The Doha round of trade talks must be completed to create a well-regulated trading system, and at the regional level, intra-regional barriers to trade must be removed. Regional bodies can contribute to sharing market information and intelligence. A buffer against food price spikes could be created by establishing a virtual food reserve to keep prices closer to a long-term average price.

p Promoting smallholder participation
in agricultural markets Policies should tackle poor food distribution networks, reliance on rain-fed production, weak information systems and scarce access to credit. The private sector can be encouraged to work with both large- and small-scale producers – the latter organized into larger associations to take advantage of new markets, better information, technology and finance.

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Key references
The full paper Long term challenges to food security and rural livelihoods in Sub-Saharan Africa is available for download at www.agripolicyoutreach.org It was written by: Prof. Chris Ackello-Ogutu University of Nairobi, Kenya Prof. Victor Okoruwa University of Ibadan, Nigeria Girish Nath Bahal University of Cambridge, UK and reviewed by Prof. William A. Masters Tufts University, USA Project Steering Committee Senior Advisors Prof. Per Pinstrup-Andersen Cornell University, USA Prof. T. S. Jayne Michigan State University, USA Prof. William A. Masters Tufts University, USA Prof. Alexandros Sarris University of Athens, Greece Professor David Zilberman University of California, Berkeley, USA Project Management Team Principal Advisor Prof. Douglas Gollin Williams College, USA Project Director Dr George Mavrotas Chief Economist, GDN Deputy Project Director Tuhin Sen Lead Strategist, GDN tsen@gdn.int Project Consultant Nupur Suri Policy Outreach Analyst Vinaina Suri If you wish to reproduce or build upon this work, please contact Global Development Network (GDN). © Global Development Network All photographs © Panos Pictures, panos.co.uk except one photograph on page 4 © Global Development Network. Designed and produced for GDN by Panos London, panos.org.uk All rights reserved. Further information For more information on the ‘Supporting Policy Research to Inform Agricultural Policy in Sub-Saharan Africa and South Asia’ project visit: www.agripolicyoutreach.org Supported by the Bill & Melinda Gates Foundation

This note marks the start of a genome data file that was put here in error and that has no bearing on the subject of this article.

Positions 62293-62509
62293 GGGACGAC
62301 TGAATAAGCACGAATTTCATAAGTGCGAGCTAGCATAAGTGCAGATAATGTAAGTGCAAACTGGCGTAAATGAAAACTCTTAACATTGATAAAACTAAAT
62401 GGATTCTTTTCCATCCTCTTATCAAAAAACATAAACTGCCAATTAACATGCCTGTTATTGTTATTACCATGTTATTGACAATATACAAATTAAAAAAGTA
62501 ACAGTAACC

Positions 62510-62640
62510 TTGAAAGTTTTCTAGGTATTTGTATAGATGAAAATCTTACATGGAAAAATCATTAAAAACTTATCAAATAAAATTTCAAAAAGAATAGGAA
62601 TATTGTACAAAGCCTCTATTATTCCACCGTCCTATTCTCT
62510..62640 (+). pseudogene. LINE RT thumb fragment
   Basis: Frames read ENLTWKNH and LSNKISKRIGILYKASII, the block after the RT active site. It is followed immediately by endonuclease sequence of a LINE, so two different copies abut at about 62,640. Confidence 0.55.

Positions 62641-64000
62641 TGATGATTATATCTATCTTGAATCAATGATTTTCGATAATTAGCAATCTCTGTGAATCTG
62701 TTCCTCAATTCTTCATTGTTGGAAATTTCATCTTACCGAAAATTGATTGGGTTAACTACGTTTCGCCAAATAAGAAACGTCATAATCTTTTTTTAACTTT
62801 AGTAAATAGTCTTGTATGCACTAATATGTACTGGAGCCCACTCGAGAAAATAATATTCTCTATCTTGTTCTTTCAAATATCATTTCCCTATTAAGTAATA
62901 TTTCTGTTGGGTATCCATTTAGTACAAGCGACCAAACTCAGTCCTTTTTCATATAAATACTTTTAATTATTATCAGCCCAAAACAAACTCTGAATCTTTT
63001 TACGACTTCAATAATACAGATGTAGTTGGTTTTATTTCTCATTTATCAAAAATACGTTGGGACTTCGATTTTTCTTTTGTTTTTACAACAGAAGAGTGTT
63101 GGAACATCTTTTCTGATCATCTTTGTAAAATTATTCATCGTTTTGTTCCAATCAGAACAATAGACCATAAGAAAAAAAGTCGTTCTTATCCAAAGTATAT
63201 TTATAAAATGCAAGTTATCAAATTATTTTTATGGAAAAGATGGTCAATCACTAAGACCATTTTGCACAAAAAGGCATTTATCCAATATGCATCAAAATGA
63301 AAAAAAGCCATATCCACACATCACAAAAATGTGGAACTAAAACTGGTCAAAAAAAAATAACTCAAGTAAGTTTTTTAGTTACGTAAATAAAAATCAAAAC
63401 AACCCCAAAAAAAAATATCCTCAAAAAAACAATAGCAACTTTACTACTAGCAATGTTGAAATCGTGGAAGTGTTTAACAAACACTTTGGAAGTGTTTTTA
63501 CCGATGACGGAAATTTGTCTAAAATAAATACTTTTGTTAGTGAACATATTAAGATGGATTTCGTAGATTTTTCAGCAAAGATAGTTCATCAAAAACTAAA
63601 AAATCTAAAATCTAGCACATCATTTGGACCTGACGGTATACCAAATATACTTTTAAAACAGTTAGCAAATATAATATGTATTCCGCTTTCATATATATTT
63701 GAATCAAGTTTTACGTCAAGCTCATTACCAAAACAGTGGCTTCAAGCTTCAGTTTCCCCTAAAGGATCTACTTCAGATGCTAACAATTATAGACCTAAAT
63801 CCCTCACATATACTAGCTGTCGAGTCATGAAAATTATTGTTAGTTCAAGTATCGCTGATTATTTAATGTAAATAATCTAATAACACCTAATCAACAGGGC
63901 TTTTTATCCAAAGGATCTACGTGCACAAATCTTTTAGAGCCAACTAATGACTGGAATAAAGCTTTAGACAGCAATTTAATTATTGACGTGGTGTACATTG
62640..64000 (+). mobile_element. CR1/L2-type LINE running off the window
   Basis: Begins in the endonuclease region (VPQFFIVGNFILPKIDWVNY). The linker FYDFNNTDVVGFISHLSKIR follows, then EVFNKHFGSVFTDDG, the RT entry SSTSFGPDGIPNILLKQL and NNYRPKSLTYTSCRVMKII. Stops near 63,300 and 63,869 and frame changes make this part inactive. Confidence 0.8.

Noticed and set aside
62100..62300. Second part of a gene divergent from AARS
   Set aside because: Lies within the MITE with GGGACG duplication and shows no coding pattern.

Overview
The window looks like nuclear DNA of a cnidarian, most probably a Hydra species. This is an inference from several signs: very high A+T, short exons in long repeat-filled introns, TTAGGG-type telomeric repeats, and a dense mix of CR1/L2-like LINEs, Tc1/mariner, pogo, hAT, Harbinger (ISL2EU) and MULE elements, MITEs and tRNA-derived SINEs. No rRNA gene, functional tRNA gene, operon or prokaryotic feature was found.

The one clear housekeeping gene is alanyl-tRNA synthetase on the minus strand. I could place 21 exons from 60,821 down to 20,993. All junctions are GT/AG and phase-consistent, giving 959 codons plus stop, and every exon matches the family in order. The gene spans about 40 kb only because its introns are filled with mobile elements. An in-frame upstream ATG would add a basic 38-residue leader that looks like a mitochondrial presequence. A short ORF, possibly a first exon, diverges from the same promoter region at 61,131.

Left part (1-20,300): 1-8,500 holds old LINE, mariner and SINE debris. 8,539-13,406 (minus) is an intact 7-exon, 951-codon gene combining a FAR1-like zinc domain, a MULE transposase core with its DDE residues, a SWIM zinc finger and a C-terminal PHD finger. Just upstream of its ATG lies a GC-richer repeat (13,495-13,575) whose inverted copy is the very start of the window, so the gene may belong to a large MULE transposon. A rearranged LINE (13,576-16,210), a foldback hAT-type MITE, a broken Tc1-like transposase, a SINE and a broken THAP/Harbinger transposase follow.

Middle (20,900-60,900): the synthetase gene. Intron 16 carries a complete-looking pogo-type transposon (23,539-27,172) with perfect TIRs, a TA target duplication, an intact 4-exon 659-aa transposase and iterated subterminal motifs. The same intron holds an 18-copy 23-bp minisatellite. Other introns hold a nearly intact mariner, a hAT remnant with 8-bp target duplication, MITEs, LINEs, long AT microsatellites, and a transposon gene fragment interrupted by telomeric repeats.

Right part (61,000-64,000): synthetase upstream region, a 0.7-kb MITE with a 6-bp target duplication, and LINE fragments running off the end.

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New Delhi | Cairo | Washington DC www.gdn.int

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Briefing Paper Number 2 Long-term challenges to food security and rural livelihoods in Sub-Saharan Africa